Some members of a large group of migrants who tried to rush the US border from Mexico, prompting the closure of a major border crossing in San Diego, will be deported to their home countries, according to Mexican authorities.
About 500 migrants on the Mexican side of the border overwhelmed police blockades near the San Ysidro Port of Entry Sunday afternoon, two journalists at the scene in Tijuana told CNN.
Tijuana police arrested 39 people in connection with the attempt to cross the border illegally, the agency said in a statement on Facebook.
It said they would be reported to Mexican immigration authorities.
Mexico’s Interior Ministry earlier said those identified as having tried to cross would be processed for deportation to their home countries.
Projectiles and tear gas
As the migrants tried to cross the border, authorities on the US side used tear gas to disperse them, the journalists said. Video of the scene showed a cloud of tear gas that sent people running and screaming, including families with young children.
US Customs and Border Protection said the migrants threw projectiles that struck several agents.
“Border Patrol agents deployed tear gas to dispel the group because of the risk to agents’ safety,” the agency said on Twitter.
The incident marked an escalation of tensions that have been mounting since groups of Central American migrants began arriving in Tijuana a few weeks ago on their journey to attempt to gain entry to the United States.
The migrants’ presence has drawn demonstrators — for and against them — and threats from President Donald Trump to close the US-Mexico border. Meanwhile, Tijuana’s mayor has called on the Mexican government and the international community for help.
The melee closed one of the world’s busiest international crossings, San Ysidro Port of Entry, to vehicle and pedestrian traffic for several hours. By Sunday afternoon, CBP reopened crossing lanes in both directions to pedestrians and vehicles.
How the incident began
The incident began with a march to the border that organizers said would be peaceful. In response, CBP deployed additional personnel to San Ysidro on Sunday in expectation of demonstrations on both sides of the border.
In Mexico, the march started at the Benito Juárez Sports Complex — where most of the migrants are staying — and continued to the border.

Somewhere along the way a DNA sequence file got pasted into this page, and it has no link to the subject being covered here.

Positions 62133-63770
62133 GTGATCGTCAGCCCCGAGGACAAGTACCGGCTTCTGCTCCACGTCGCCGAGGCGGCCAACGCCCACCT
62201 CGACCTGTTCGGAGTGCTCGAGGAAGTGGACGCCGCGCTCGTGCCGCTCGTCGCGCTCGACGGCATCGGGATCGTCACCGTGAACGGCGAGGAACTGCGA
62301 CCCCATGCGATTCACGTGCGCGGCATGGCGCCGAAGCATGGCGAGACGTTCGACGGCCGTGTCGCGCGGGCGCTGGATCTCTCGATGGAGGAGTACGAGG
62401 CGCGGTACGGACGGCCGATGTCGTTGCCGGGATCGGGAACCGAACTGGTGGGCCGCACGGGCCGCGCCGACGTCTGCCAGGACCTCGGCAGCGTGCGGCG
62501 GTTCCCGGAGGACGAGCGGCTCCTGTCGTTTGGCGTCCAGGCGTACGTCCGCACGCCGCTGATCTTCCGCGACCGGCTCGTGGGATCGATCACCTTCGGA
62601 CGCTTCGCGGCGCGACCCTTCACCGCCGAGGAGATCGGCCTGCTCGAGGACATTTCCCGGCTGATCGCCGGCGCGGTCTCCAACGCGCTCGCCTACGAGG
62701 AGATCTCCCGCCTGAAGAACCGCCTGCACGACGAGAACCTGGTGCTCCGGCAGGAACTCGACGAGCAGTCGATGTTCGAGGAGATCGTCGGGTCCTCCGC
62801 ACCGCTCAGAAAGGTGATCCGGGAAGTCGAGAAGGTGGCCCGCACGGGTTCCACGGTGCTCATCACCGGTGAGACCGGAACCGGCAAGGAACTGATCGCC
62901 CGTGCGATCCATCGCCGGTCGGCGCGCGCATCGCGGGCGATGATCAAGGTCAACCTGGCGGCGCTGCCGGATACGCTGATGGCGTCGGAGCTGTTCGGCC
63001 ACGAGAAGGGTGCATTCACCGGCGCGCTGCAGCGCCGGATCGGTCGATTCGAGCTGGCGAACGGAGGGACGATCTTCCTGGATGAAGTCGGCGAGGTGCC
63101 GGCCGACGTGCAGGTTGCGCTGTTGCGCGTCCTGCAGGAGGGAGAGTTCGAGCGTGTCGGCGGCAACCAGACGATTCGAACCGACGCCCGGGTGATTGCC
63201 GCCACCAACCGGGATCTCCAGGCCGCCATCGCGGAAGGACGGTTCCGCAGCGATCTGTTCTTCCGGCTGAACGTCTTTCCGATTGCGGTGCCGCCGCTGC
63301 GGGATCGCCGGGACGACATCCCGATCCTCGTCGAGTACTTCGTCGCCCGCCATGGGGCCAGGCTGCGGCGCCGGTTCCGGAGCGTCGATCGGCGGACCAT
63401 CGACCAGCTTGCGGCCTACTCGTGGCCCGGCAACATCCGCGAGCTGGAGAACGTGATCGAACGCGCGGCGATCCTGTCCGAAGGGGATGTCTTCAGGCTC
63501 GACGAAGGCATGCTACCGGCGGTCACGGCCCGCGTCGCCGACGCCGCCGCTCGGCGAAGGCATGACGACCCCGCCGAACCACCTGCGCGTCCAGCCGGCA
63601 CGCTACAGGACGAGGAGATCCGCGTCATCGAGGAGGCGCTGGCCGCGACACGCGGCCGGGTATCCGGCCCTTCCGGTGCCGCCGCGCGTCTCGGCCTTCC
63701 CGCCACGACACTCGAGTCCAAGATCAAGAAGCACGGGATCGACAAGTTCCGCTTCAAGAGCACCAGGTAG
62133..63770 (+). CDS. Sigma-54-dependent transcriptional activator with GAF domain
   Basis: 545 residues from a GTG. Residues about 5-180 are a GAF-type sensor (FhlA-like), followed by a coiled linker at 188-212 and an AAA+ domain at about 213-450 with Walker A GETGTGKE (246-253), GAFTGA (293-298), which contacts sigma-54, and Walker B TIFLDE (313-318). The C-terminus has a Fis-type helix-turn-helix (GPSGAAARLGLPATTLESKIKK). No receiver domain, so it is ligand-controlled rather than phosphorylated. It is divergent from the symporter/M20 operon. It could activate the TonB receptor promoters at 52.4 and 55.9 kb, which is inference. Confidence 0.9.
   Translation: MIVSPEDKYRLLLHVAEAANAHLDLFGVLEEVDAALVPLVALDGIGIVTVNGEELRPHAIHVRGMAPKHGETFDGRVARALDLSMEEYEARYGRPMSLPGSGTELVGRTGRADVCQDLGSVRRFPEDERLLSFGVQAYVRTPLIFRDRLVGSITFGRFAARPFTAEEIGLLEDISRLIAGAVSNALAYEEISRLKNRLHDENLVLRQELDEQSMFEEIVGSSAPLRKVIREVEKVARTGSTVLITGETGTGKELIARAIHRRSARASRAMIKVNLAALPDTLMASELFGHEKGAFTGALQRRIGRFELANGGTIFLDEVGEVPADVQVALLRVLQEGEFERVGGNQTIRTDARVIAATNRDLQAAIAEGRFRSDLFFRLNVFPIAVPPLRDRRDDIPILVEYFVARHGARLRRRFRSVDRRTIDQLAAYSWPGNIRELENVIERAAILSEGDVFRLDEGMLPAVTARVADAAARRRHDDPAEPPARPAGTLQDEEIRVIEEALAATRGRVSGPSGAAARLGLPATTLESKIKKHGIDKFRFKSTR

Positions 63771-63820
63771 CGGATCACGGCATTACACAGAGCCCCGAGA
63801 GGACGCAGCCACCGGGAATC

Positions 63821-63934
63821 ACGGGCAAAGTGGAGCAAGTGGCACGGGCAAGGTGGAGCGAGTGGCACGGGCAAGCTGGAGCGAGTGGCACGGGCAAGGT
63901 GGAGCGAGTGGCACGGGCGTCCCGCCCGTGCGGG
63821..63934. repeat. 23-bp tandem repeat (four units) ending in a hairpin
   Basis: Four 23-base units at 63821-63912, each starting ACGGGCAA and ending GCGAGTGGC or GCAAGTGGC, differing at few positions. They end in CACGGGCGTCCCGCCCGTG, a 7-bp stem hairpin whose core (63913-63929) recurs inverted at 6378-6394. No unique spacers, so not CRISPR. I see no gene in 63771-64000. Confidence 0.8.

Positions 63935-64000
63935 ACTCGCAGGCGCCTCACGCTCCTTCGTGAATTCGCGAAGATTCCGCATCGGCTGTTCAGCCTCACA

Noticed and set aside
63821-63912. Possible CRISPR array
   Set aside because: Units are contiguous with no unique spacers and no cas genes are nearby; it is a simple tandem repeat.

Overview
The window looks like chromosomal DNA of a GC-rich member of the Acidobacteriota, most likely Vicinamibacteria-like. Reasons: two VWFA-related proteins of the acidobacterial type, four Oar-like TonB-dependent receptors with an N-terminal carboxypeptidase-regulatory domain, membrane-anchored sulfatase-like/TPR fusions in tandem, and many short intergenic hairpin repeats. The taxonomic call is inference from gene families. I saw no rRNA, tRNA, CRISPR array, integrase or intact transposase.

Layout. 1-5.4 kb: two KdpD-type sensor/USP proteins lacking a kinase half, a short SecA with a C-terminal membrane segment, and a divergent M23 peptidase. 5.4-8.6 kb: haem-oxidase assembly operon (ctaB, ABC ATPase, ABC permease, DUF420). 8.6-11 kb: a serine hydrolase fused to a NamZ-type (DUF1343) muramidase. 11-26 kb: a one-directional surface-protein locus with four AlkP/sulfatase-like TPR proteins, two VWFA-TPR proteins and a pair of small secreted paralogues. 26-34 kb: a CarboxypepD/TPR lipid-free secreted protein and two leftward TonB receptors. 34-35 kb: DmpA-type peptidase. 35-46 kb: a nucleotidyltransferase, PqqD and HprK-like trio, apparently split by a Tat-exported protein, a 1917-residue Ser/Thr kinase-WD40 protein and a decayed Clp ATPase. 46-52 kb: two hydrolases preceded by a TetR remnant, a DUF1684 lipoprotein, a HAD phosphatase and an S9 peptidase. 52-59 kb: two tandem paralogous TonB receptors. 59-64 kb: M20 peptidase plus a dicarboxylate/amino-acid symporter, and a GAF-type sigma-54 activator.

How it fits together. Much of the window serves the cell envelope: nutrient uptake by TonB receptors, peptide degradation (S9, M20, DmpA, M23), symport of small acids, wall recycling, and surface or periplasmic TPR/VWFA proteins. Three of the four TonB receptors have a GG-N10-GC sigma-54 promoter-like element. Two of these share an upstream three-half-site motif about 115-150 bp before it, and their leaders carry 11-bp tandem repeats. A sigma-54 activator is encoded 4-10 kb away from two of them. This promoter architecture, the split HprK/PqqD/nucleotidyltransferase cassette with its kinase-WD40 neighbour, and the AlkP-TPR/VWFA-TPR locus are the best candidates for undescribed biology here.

As they reached the border area, some protesters split off toward multiple locations, CBP said. Some attempted to enter through San Ysidro and were turned away, the agency said. Others tried to enter “directly east and west of the border crossing.”
After they were prevented from entering the port of entry, some of the migrants “attempted to breach legacy fence infrastructure along the border and sought to harm CBP personnel by throwing projectiles at them,” Secretary of Homeland Security Kirstjen Nielsen said in a statement.
“DHS will not tolerate this type of lawlessness and will not hesitate to shut down ports of entry for security and public safety reasons. We will also seek to prosecute to the fullest extent of the law anyone who destroys federal property, endangers our front-line operators, or violates our nation’s sovereignty,” Nielsen said.
Mexico’s Interior Ministry said federal and local authorities stopped the migrants Sunday from crossing the border illegally.
It described Sunday’s incident as “acts of provocation” and warned that far from helping the migrants’ cause, it could result in a serious incident on the border.
‘People of Tijuana will not pay’
The mayor of Tijuana said on Sunday that he would not let the migrants’ actions damage the city’s relationship with its neighbors across the border. Residents of Tijuana work, study and visit the United States each day, and the border closures affect them, too, Juan Manuel Gastélum Buenrostro said on Twitter on Sunday.
The mayor previously said he will not commit city resources to the migrants, including money or public services. He called on the Mexican government — specifically, President Enrique Peña Nieto and his secretary of domestic affairs — to provide assistance.
“The people of Tijuana will not pay for the stay of these migrants. I will not send Tijuana into debt, just like I have been able to avoid the last two years,” he said in a November 22 Facebook post.
“We are dealing with a humanitarian crisis and the federal government must step up to its responsibility!!!”
Mexican president-elect Andrés Manuel López Obrador takes office on December 1.
On Saturday, the Washington Post reported that Obrador’s government supported a Trump administration plan that would require individuals seeking asylum to remain south of the US border while their applications are being processed.
“For now, we have agreed to this policy of Remain in Mexico,” Olga Sánchez Cordero, López Obrador’s top domestic policy official as Mexico’s interior secretary-elect, told the Post, calling it a “short-term solution.”
However, Mexico’s incoming government on Saturday night denied that an official deal had been made regarding migrants staying in the country before entering the United States, Sánchez Cordero, said according to a statement acquired by CNN.
“Mexico’s next federal administration does not consider within its plans that Mexico assume the condition of ‘third secure country’ for the attention of Central American migrants or citizens of other countries in Mexican territory or those who will have that intention in the future,” Sánchez Cordero said in the statement.